British avant-garde composer Jocelyn Pook may be one of the luckiest musicians around. Not only did director Stanley Kubrick ask her to write original music for his "Eyes Wide Shut," he actually used it.
The legendary director was well known for his use of classical music: Strauss and Ligeti in "2001: A Space Odyssey," Beethoven and Purcell in "A Clockwork Orange," Handel and Schubert in "Barry Lyndon," Bartok and Penderecki in "The Shining."
Only occasionally did he hire contemporary composers to write original music. His rejection of Alex North's entire score for "2001" is notorious; most of Walter (later Wendy) Carlos' work on "Clockwork Orange" and "The Shining" involved electronic realizations of existing works. The synthesized sounds of "Full Metal Jacket" were done by Kubrick's daughter Vivian (under the pseudonym Abigail Mead).
In July 1997, a choreographer rehearsing movements for the masked-ball sequence for "Eyes Wide Shut" happened to play a track from Pook's 1994 album, "Deluge." It was a dramatic work for strings and percussion with the strangely compelling overdub of chanting Romanian priests, the latter played in reverse.
Within hours after hearing the track, Kubrick called Pook directly, asking for more of her music on tape. Two hours later, a car came for the cassette. The next day, another car arrived, this time for Pook. Chauffeured to a meeting with the famous filmmaker, she found him "really warm and really enthusiastic," Pook recalls in a recent interview in Los Angeles. "He was very musically literate. It was a very lively, enjoyable exchange." Kubrick immediately put her to work on the masked-ball and orgy scenes.
Off and on for the next year and a half, the two talked ("It was very much a phone relationship," Pook says, even though the two lived in the London area) and the composer supplied demos for various moments in the film. As usual, Kubrick planned to score much of the film with existing music, including piano pieces by Ligeti and Liszt, a Shostakovich waltz and the Chris Isaak song "Baby Did a Bad Bad Thing." (Ligeti's "Musica Ricercata 2" is the dramatic solo-piano piece that recurs at several key points in the film.)
True to Kubrick form, the composer never saw a script and was told only what she needed to know about the few scenes on which she was working. "I knew very much the atmosphere, the images and the masks. I knew the dramatic curve of that section," she recalls. But the plot line and dialogue were a mystery to her. Finally, in early 1999, she saw edited footage.
The quasi-religious track that first interested Kubrick was modified slightly for the masked-ball ritual. In addition, Pook reconfigured another piece, the vaguely Middle Eastern "Migrations" with its Persian and Yemenite vocalists, for the orgy scenes. She wrote new music for several key dialogue sequences, notably Nicole Kidman's sexual-fantasy confessions to husband Tom Cruise.
In all, Pook has 24 minutes of music in the score, mostly written for string ensemble. Only recently did she consider the possibility that her music would wind up in the final cut. "I didn't really want to think about it too much," she says. "It's been going on for a while and I really didn't want to believe it until I heard the music in the film."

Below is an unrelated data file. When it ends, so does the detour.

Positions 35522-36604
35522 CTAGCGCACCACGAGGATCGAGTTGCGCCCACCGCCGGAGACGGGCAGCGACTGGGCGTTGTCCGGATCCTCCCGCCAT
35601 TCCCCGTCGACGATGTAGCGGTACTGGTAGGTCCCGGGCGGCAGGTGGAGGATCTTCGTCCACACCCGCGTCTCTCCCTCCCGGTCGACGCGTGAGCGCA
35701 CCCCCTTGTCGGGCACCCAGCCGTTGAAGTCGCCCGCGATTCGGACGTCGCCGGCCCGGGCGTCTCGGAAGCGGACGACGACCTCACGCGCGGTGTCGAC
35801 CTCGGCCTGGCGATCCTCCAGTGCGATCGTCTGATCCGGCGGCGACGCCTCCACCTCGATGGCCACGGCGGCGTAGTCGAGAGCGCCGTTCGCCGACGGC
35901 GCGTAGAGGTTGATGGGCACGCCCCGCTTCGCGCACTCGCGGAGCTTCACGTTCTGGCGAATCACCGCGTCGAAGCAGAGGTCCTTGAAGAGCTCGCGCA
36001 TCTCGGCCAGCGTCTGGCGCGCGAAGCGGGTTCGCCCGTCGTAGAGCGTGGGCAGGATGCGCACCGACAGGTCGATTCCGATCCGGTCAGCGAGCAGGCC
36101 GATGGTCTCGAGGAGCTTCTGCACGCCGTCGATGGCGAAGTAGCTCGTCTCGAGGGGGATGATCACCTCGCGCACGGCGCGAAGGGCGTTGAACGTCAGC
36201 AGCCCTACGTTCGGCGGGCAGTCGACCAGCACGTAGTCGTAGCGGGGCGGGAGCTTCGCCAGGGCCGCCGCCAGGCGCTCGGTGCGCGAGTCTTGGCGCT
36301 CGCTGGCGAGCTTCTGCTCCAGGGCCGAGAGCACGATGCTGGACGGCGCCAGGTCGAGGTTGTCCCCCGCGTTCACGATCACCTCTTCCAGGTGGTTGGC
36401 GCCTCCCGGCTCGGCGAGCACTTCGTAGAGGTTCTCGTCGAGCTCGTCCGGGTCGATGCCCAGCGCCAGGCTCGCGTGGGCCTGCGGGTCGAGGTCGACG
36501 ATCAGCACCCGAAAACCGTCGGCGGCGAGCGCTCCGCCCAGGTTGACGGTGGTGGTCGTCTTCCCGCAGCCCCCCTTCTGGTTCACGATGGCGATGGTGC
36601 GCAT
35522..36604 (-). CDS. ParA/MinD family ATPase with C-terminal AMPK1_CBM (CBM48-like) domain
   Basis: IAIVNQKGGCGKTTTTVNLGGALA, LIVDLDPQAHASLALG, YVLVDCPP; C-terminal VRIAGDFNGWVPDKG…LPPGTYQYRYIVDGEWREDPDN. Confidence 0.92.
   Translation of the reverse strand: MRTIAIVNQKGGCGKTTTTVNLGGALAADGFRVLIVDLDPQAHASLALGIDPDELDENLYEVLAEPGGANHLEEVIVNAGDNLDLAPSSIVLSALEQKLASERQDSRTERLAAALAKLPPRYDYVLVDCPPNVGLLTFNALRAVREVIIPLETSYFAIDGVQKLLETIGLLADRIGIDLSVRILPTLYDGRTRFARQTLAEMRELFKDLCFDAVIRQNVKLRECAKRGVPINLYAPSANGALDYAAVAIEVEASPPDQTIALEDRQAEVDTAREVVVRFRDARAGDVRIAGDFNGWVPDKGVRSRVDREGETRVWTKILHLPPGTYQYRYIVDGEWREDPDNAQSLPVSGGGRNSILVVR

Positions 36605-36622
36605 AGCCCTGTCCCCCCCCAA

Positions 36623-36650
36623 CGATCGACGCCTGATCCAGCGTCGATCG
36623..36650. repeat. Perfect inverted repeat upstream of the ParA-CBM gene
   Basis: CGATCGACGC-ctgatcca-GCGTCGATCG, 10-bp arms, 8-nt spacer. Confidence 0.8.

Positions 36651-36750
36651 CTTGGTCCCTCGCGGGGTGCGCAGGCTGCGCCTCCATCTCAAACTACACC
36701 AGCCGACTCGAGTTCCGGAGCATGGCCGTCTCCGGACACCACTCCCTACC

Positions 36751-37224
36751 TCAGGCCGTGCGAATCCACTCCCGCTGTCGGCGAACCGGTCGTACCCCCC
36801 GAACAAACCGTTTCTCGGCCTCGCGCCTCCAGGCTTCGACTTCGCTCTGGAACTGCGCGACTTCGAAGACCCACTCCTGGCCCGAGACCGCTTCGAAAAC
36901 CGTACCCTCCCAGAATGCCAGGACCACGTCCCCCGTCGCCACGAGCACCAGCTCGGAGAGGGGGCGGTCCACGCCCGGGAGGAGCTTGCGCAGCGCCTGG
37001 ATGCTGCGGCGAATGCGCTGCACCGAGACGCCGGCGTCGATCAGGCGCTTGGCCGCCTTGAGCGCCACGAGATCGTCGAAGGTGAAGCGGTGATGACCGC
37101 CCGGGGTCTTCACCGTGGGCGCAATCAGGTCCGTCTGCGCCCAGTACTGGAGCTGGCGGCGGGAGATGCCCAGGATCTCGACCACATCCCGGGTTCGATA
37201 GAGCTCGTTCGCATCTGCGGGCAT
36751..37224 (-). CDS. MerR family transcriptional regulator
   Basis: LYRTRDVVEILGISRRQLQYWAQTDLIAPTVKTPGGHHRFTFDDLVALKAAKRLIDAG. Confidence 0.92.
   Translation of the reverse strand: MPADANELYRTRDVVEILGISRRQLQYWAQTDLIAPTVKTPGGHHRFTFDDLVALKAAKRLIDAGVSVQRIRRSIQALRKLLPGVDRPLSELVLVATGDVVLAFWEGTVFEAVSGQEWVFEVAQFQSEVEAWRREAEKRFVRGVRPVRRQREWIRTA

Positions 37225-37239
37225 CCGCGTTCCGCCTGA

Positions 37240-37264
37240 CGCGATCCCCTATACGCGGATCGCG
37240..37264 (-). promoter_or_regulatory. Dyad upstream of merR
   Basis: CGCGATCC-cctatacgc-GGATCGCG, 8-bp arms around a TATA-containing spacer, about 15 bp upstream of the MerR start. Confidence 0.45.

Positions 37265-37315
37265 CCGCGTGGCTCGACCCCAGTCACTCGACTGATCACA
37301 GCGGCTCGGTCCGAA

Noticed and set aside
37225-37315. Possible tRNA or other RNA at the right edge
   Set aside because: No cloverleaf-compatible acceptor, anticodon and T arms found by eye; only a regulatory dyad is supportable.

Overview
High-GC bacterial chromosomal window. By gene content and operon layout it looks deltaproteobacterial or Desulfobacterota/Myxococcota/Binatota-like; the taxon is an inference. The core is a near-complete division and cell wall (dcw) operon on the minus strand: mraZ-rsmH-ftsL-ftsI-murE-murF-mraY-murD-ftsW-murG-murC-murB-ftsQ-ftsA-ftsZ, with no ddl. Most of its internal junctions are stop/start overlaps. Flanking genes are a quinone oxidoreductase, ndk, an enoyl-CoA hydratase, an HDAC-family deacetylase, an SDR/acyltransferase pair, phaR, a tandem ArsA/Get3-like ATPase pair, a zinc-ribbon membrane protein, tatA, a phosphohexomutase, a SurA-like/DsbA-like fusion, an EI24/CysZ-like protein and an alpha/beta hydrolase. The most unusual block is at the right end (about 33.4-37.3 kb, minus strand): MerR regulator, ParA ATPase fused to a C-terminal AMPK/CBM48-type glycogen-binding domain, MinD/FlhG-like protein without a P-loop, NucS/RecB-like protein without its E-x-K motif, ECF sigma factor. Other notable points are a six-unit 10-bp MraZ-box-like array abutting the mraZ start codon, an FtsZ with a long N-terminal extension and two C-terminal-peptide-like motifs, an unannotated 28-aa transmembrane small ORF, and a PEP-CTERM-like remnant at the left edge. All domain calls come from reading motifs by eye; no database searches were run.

What annoys her, however, are the frequent suggestions that the late director was an eccentric recluse. "He was a busy man," she insists. "He was very focused on the work, his family and his close, loyal group of friends and colleagues that he worked with. He was quite paternal with me."
Executive producer Jan Harlan points out that Kubrick felt that music "was a pivotal part of storytelling and drama." Pook's music "is a big contribution," he says. "What's remarkable is that her score fits the images so well."
Pook, who says she's in her mid-30s and favors bright green nail polish, is well known on the London musical scene. She studied violin and viola at England's Guildhall School of Music and Drama, and founded an all-female string ensemble called Electra Strings, which played for a number of rock artists (including Laurie Anderson, Nick Cave and the Cranberries).
She toured for three years with the Communards, which was at the center of London's mid-'80s nightclub-disco revival, but has spent the past decade writing music for theater and dance companies and doing occasional TV and film projects. She cites minimalist composers Arvo Part and Michael Nyman as among her influences but also cites the many medieval-music references in her work as one of her less traditional trademarks.
Pook's offbeat sensibility has resulted in works like "Portraits in Absentia," a piece built around answering-machine messages that she expects to perform live (along with music from "Eyes Wide Shut") at a New York concert this fall. She has also been commissioned by London's Newham borough to write "a symphony for 2,000 players" to be performed next summer, and is doing string arrangements for Peter Gabriel's next album.
Although she has already had offers, she says she's "not interested in doing mainstream Hollywood films." The Kubrick movie, she says, "is such a hard act to follow."